Benefits of e-Learning Greater Mobility & Convenience Increases Course Availability Lowers the Cost of Instruction & Tuition No Time Constraints for Students/Faculty Increases Opportunities for Collaboration Increases Access to Wide Variety of Expertise Allows Students to Work at Their Own Pace Creates a Global Learning Community
Challenges of Online Courses Interactive Laboratory Exercises Understanding Difficult Topics Group Work and Interaction Instructor/Student Communication Class Integrity: Attendance and Exams Retention Rate
Laboratory Ideas Campus/Hybrid – Face-to-Face or Online with Labs on Campus Simulations – Do not provide practical laboratory skills or measurement, instrumentation, and analysis. Commercial Lab Kits – LabPaqs dispel the myth of online lab science
EXERCISE 1: Using the Microscope EXERCISE 2: Histology EXERCISE 3: Classification of Body Membranes EXERCISE 4: Overview of the Skeletal System EXERCISE 5: The Axial and Appendicular Skeleton EXERCISE 6: Joints and Body Movements EXERCISE 7: Organization of Muscle Tissue EXERCISE 8: Gross Anatomy of the Muscular System EXERCISE 9: Muscle Physiology EXERCISE 10: Organization of Nervous Tissue EXERCISE 11: Gross Anatomy of the Central Nervous System EXERCISE 12: Reflex and Sensory Physiology Examples Of Exercises
Conclusions Generational Differences are not Definitive Observations About Online Learning Technology can be Used to Enhance Instruction Distance Education and Face-to-Face Instruction can be Equally Effective Access to Information does not Equal Knowledge
References Aldridge, C. (2006). Simulations and the future of learning: An innovative (and perhaps) revolutionary approach to e-learning. San Francisco: Pfeiffer. Aldridge, C. (2005). Learning by doing: A comprehensive guide to simulation, computer games, and pedagogy in e-learning and other educational experiences. San Francisco: Pfeiffer. Bernard, R. M., Abrami, P.C., Lou, Y., Borokhovski, E., Wade, A., Wozney, L., Wallet, P.A., Fiset, M., & Huang, B. (2004). How does distance education compare to classroom instruction? A meta-analysis of the empirical literature. Review of Educational Research, 74(3), Brown, J.S., & Duguid, P. (2000). The social life of information. Cambridge, MA: Harvard Business School Press. Cuban, L. (1986). Teachers and machines: The classroom use of technology since New York: Teachers College Press. Dillon, A. & Gabbard, R. (1998) Hypermedia as an educational technology: A review of the quantitative research literature on learner comprehension, control and style. Review of Educational Research, 68(3), Healy, J. (1998). Failure to connect: How computers affect our childrens minds – for better and worse. New York: Simon & Schuster.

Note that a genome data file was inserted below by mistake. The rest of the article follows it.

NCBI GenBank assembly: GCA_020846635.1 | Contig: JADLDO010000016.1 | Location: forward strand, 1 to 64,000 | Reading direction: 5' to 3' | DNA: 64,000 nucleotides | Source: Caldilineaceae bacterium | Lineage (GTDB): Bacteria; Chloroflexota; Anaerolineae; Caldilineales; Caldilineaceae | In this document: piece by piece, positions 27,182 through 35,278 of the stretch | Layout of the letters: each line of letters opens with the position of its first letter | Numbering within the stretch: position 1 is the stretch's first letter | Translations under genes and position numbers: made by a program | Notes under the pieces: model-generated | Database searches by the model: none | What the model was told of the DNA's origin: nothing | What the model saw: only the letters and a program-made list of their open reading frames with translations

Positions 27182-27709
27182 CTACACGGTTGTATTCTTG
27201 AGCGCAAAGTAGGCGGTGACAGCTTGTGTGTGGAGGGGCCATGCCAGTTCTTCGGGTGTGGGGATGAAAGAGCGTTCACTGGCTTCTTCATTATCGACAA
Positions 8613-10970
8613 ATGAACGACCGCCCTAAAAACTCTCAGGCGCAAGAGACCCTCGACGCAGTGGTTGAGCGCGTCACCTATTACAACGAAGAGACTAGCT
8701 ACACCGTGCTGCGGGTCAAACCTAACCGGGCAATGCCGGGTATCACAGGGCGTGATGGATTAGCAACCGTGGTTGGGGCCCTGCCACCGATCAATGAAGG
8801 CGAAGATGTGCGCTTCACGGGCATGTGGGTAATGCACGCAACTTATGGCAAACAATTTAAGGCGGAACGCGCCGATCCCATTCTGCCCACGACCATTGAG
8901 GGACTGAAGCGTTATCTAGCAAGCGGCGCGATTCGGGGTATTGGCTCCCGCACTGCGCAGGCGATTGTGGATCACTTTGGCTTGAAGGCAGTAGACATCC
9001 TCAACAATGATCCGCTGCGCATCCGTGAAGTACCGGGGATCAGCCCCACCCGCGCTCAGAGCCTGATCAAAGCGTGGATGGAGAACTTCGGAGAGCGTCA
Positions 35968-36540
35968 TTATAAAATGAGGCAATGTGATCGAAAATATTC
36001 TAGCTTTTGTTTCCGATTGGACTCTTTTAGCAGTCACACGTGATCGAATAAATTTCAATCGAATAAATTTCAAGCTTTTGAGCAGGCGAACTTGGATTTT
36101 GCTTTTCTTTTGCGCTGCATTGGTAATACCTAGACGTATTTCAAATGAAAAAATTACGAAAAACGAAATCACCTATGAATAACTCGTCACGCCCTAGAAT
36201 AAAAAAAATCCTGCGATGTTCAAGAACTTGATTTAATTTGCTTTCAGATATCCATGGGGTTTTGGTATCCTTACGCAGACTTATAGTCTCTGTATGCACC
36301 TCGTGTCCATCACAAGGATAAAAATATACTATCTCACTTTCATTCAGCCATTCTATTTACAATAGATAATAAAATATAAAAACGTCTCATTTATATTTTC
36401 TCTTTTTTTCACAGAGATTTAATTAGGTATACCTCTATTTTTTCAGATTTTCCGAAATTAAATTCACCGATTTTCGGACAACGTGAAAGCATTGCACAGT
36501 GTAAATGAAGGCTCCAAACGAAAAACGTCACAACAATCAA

References Howe, N., & Strauss, W. (2000). Millennials rising: The next great generation. New York: Vintage Books. Howe, N., & Strauss, W. (1993). 13 th gen: Abort, retry, ignore, fail? New York: Vintage Books. Johnson, S. (2005). Everything bad is good for you: How todays popular culture is actually making us smarter. New York: Riverhead Books. Lancaster, L. C., & Stillman, D. (2002). When generations collide. Who they are. Why they clash. How to solve the generational puzzle at work. New York: Collins Business. Martin, C.A., & Tulgan, B. (2002). Managing the generational mix. Amherst, MA: HRD Press. Martin, C.A., & Tulgan, B. (2001). Managing generation Y. Amherst, MA: HRD Press. Oblinger, D. G. (2003). Boomers, gen-xers, and millennials: Understanding the new students. EDUCAUSE Review 38(4), Oblinger, D., & Oblinger J.(Eds.). (2005). Educating the Net Gen. Washington, DC: EDUCAUSE.
References ONeill, S. (2000) Millennials Rising by Neil Howe and William Strauss. Flak. Retrieved from Prensky, M. (2001). Digital natives, digital immigrants. On the Horizon. NCB University Press, 9 (5). Retrieved from Reeves, T.C., & Oh, E. (2006) Do Generational Differences Matter In Instructional Design? Retrieved from Saettler, P. (1990). The evolution of American educational technology. Englewood, CO: Libraries Unlimited. Tapscott, D. (1998). Growing up digital: The rise of the net generation. New York: McGraw Hill. Twenge, J. M. (2006). Generation me: Why todays young Americans are more confident, assertive, entitled – and more miserable than ever before. New York: Free Press. Zemke, R., Raines, C., & Filipczak, B. (2000). Generations at work: Managing the class of veterans, boomers, x-ers, and nexters in your workplace. New York: AMACON.